Try Morning Pages, a concept that asks you to write three pages of thoughts first thing in the morning. Just pick up a pen and write whatever comes to mind.18

morning routines | Gundry MD

Read Something That Interests You (Besides A Social Media Post)

These days, we read a lot. Many of us are constantly reading emails, scrolling through social media captions, and clicking on news links on our phones. That type of reading has its purpose, sure. But you may want to consider adding a different type of reading to your routine: good old-fashioned reading for pleasure.

Try this: Pick up a physical book, and read just ten pages in the morning. If that isn’t your style, pick up the latest issue of a magazine, like the New Yorker, and dive into a long feature article. This new habit may help stimulate your brain, help you empathize with others, and build your vocabulary.19

Emotional Wellness

Write Out Three Things You’re Grateful For

Research suggests that expressing gratitude can support healthy relationships, emotional wellness, mental stamina, and overall happiness.20,21

Try this: Keep a small journal (or a simple piece of paper) on your bedside table. It doesn’t have to be fancy. Before you get out of bed in the morning, think of three things you’re grateful for, and jot them down.

Hug Someone You Love

There’s no reason why your morning routine needs to be overly long or complicated. One simple action, like a hug, can put you in a positive emotional state. (And it only takes a few seconds). Hugs can trigger dopamine, serotonin, and oxytocin in your brain, which can help you feel connected and relaxed.22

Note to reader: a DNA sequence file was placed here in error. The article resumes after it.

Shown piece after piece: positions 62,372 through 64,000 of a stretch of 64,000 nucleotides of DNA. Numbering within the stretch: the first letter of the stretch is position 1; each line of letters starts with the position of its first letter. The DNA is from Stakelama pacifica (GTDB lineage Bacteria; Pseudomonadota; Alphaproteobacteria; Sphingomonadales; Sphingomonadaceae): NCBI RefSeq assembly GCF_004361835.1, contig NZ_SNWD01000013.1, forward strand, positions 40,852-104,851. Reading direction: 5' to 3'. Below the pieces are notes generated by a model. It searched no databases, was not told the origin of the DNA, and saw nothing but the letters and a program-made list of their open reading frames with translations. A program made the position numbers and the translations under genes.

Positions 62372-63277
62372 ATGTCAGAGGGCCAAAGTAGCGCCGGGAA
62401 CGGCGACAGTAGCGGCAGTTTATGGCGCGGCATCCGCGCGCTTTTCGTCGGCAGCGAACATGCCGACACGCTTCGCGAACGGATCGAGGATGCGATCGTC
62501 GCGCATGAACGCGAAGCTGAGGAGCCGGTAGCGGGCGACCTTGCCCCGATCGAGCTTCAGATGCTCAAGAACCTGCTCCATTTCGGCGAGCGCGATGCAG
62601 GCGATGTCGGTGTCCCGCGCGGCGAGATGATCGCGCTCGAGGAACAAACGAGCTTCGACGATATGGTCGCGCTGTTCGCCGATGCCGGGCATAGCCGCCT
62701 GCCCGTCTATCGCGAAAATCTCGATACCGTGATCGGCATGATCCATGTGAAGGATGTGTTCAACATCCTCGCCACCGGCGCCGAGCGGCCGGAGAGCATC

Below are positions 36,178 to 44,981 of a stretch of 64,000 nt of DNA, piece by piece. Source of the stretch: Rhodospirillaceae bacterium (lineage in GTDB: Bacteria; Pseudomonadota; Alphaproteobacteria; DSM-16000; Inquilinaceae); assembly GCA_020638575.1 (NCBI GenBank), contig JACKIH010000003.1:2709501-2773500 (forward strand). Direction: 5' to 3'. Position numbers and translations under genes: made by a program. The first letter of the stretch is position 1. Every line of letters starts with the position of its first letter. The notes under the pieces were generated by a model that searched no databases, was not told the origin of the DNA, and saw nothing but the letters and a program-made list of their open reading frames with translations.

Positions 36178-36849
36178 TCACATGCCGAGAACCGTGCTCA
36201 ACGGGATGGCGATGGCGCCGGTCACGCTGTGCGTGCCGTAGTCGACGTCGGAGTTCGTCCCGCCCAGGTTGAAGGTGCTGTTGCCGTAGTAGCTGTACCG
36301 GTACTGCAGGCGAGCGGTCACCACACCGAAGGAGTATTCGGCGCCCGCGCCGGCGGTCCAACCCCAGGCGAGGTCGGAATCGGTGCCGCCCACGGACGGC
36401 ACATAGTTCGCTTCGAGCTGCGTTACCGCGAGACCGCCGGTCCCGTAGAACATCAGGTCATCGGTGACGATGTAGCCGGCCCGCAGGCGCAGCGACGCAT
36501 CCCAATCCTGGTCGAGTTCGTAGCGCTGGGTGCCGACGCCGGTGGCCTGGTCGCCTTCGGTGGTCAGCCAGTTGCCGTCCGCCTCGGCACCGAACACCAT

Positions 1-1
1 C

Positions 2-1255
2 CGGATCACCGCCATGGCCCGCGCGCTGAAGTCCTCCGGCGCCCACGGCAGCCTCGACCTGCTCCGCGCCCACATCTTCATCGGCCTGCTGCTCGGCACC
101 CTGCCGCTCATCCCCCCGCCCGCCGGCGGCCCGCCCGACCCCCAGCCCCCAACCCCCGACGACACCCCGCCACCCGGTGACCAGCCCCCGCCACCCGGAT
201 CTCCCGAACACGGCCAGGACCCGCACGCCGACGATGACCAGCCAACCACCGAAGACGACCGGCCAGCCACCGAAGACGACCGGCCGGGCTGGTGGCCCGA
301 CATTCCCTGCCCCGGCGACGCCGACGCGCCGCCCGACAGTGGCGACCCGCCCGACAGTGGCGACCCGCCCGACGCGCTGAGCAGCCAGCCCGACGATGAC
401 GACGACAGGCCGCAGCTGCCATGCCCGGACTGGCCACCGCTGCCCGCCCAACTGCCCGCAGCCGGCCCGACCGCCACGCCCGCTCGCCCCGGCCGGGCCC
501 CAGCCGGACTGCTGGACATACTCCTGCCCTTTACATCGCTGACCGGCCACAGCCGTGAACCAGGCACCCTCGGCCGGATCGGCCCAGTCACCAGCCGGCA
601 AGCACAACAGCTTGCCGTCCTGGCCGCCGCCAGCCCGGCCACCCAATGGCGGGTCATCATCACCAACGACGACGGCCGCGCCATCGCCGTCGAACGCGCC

Try this: If you already make coffee in the morning, pour your partner a morning cup, and deliver it with a hug. Or make a green smoothie, and deliver it to your child or roommate with a hug.23 Adjust this ritual to work for your own life.

morning routines | Gundry MDListen To A Morning Playlist

Listening to some tunes in the morning can help you get out of bed and put you in a positive frame of mind.24,25

Try this: Make a feel-good playlist to listen to while you get ready for the day. Pump your jams while you’re making your morning smoothie, showering, or washing your face. For bonus points, dance around to get your entire body moving, too.

Spiritual Wellness

Meditate For 10 Minutes

Morning meditation is hugely popular these days, and for good reason – it can do a lot for your mood and overall well-being. Meditation can help support a better mood, it’s relaxing, and it might also help support a longer attention span, among other things.26,27,28

Try this: Download a meditation app on your phone, and start with just ten minutes a day. Sit quietly in a space inside your home and follow the guided meditation. Commit to meditating every morning for three weeks, and then check in with yourself to see how you feel.